LAWRENCE SUMMERS, Harvard President: I asked Richard, when he invited me to come here and speak, whether he wanted an institutional talk about Harvard's policies toward diversity or whether he wanted some questions asked and some attempts at provocation, because I was willing to do the second and didn't feel like doing the first. And so we have agreed that I am speaking unofficially and not using this as an occasion to lay out the many things we're doing at Harvard to promote the crucial objective of diversity. There are many aspects of the problems you're discussing and it seems to me they're all very important from a national point of view.

I'm going to confine myself to addressing one portion of the problem, or of the challenge we're discussing, which is the issue of women's representation in tenured positions in science and engineering at top universities and research institutions, not because that's necessarily the most important problem or the most interesting problem, but because it's the only one of these problems that I've made an effort to think in a very serious way about.

The other prefatory comment that I would make is that I am going to, until most of the way through, attempt to adopt an entirely positive, rather than normative approach, and just try to think about and offer some hypotheses as to why we observe what we observe without seeing this through the kind of judgmental tendency that inevitably is connected with all our common goals of equality.

It is after all not the case that the role of women in science is the only example of a group that is significantly underrepresented in an important activity and whose underrepresentation contributes to a shortage of role models for others who are considering being in that group. To take a set of diverse examples, the data will, I am confident, reveal that Catholics are substantially underrepresented in investment banking, which is an enormously high-paying profession in our society; that white men are very substantially underrepresented in the National Basketball Association; and that Jews are very substantially underrepresented in farming and in agriculture. These are all phenomena in which one observes underrepresentation, and I think it's important to try to think systematically and clinically about the reasons for underrepresentation.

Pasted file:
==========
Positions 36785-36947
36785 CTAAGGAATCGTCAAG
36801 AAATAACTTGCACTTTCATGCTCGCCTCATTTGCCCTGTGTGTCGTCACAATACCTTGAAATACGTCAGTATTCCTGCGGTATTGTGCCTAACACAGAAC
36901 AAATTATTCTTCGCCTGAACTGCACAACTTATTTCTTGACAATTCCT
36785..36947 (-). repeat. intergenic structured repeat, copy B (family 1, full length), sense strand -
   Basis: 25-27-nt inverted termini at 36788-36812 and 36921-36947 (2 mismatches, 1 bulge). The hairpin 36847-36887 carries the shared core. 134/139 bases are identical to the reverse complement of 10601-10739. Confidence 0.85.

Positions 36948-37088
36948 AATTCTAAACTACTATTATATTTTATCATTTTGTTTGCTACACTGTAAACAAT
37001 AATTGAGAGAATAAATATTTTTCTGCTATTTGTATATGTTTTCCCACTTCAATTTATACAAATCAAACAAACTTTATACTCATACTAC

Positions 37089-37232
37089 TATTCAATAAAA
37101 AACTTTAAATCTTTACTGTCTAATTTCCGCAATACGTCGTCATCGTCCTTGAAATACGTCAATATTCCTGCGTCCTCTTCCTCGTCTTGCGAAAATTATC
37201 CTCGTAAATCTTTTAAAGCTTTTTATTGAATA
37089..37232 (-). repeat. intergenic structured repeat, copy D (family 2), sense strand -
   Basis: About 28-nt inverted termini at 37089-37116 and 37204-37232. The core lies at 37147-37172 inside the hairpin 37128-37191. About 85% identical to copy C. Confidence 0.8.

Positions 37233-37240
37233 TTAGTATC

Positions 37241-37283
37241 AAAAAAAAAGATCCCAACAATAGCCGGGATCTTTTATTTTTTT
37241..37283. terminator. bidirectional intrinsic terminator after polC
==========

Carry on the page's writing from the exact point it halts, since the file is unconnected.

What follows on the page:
There are three broad hypotheses about the sources of the very substantial disparities that this conference's papers document and have been documented before with respect to the presence of women in high-end scientific professions. One is what I would call the -- I'll explain each of these in a few moments and comment on how important I think they are -- the first is what I call the high-powered job hypothesis. The second is what I would call different availability of aptitude at the high end, and the third is what I would call different socialization and patterns of discrimination in a search. And in my own view, their importance probably ranks in exactly the order that I just described.

Maybe it would be helpful to just, for a moment, broaden the problem, or the issue, beyond science and engineering. I've had the opportunity to discuss questions like this with chief executive officers at major corporations, the managing partners of large law firms, the directors of prominent teaching hospitals, and with the leaders of other prominent professional service organizations, as well as with colleagues in higher education.